The use of custom templates is another way to speed up the process by eliminating some of the simplest tasks every designer must accomplish with every job. Creating templates for use on future designs can save time on repeat tasks, such as setting up page and film size parameters, guides and layers, as well as simple layouts. This allows the designer to spend the maximum amount of time designing, then repeating the same tasks with each new design. Corel Graphics Suite users are presented with a wide assortment of stock templates categorized by industry, yet they also easily can turn any current design into a custom template by simply choosing the “Save As…” option and choosing “Template” in the save dialog.

Having to move the mouse and pointer across the workspace to open a dialog for accessing commands can be cumbersome. By learning and using shortcut keys, you can shave a tiny amount of time off of each design. While the time saved may be minimal, it adds up during the course of a week or month — and, as we all know, time is money.

Most design applications enable you to see a master list of the default shortcut keys. Printing this list and keeping it nearby can be helpful until you have learned them all. Some applications even give you the option of creating your own shortcut keys. This can be even more helpful when you rarely use the defaults.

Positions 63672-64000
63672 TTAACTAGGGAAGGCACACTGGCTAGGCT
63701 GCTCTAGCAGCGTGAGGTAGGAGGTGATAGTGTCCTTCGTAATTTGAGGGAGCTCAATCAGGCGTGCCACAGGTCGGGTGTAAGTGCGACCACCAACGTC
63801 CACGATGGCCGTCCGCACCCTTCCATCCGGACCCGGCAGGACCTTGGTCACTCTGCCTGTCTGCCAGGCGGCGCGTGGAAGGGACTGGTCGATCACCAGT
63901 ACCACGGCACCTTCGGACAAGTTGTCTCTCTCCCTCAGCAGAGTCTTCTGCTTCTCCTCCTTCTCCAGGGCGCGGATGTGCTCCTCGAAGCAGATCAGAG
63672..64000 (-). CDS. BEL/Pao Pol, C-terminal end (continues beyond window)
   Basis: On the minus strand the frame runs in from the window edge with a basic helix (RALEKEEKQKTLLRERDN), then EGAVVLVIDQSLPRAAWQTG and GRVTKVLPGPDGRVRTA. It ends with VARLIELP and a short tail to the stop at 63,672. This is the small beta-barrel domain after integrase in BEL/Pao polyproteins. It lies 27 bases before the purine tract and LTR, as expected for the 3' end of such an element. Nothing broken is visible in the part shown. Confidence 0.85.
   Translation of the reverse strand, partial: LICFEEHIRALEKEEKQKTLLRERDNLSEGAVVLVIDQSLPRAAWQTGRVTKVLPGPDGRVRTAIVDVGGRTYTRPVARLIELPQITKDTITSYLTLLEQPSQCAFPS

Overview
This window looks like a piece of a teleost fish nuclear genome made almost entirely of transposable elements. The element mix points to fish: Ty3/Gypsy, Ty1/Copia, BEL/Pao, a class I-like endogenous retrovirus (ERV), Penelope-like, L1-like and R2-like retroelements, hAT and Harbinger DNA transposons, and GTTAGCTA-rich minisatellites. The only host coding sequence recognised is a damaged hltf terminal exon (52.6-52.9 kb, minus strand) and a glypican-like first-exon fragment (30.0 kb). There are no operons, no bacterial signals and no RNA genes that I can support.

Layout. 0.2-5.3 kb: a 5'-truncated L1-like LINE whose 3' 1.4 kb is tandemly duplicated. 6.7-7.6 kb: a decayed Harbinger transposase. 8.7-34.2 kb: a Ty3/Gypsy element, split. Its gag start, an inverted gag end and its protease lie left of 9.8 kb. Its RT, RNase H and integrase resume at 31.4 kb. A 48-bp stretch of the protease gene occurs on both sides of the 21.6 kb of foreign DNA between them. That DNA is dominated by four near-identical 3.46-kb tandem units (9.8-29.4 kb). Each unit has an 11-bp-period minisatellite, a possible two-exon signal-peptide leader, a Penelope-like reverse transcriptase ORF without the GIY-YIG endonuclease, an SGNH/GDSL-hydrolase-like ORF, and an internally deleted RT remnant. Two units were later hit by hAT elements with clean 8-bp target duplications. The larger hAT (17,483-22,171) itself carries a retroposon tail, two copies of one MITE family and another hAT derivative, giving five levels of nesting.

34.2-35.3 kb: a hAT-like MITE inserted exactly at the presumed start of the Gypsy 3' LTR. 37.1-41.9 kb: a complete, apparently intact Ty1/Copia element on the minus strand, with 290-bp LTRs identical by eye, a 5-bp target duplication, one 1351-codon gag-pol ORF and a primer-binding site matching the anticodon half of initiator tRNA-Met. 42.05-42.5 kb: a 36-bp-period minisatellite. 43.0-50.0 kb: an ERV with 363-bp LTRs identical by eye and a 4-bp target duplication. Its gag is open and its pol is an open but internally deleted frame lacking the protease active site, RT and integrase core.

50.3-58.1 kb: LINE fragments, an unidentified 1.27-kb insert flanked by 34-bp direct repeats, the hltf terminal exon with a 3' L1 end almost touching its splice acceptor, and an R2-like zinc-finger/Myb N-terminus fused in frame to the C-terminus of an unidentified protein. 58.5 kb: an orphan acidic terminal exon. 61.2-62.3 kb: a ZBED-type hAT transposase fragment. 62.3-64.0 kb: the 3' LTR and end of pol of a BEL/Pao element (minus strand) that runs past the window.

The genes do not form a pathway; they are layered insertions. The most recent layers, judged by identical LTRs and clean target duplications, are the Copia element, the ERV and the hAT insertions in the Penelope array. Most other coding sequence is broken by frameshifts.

While modifying shortcuts to suit your specific design needs is something every designer should implement, modifying the design workspace falls in the same category and is one of the most underused aspects of design software. Many users simply open the software and start designing.

Modifying the workspace to fit your particular design needs also will make designing faster by allowing direct access to those tools you use on a daily and design-to-design basis. Just like with “hot keys”  or shortcuts, the time saved is minimal, yet considerably accrues over time.

CorelDRAW allows for complete and total workspace customization, and, with the latest release of the Corel Graphics Suite X7, users are presented with a new interface with simplified customization abilities. This makes for fast and easy customizations, which will help give those suite users — both new and experienced — a quicker way to access the tools they need.

Another aspect that can speed up the design process is creating and using custom color palettes. Not only can this speed up the design process, but it also can and will keep your designs consistent for easier and faster color separations. Creating custom color palettes is fairly simple and — depending on the number of colors you choose to include in your palette — will only take a few minutes to create. A bonus is that your palette can reflect your stock inks, which ultimately will save time on print production by requiring less, if any, custom ink mixing.  

Most of these add-ons and customizations will need to be created at some point, but they all do not have to be done simultaneously. Implementing a new procedure here and there may be the best option for those who do not have time or know what they need.

Customizing as you work can be the best option, as you may not think about certain tools or functions until you actually use them. This method will not seem to take as long as if you were to just open the program and immediately start customizations.

Richard Reilly is a freelance graphic designer specializing in T-shirt designs, color separations and film output. He is an industry veteran, owning an automated screen printing and embroidery shop in Jacksonville, Fla. A self-taught CorelDRAW user, he was named CorelDRAW Master by Corel Corp. in 2012, along with seven other artists worldwide. For more information or to comment on this article, e-mail Richard at or visit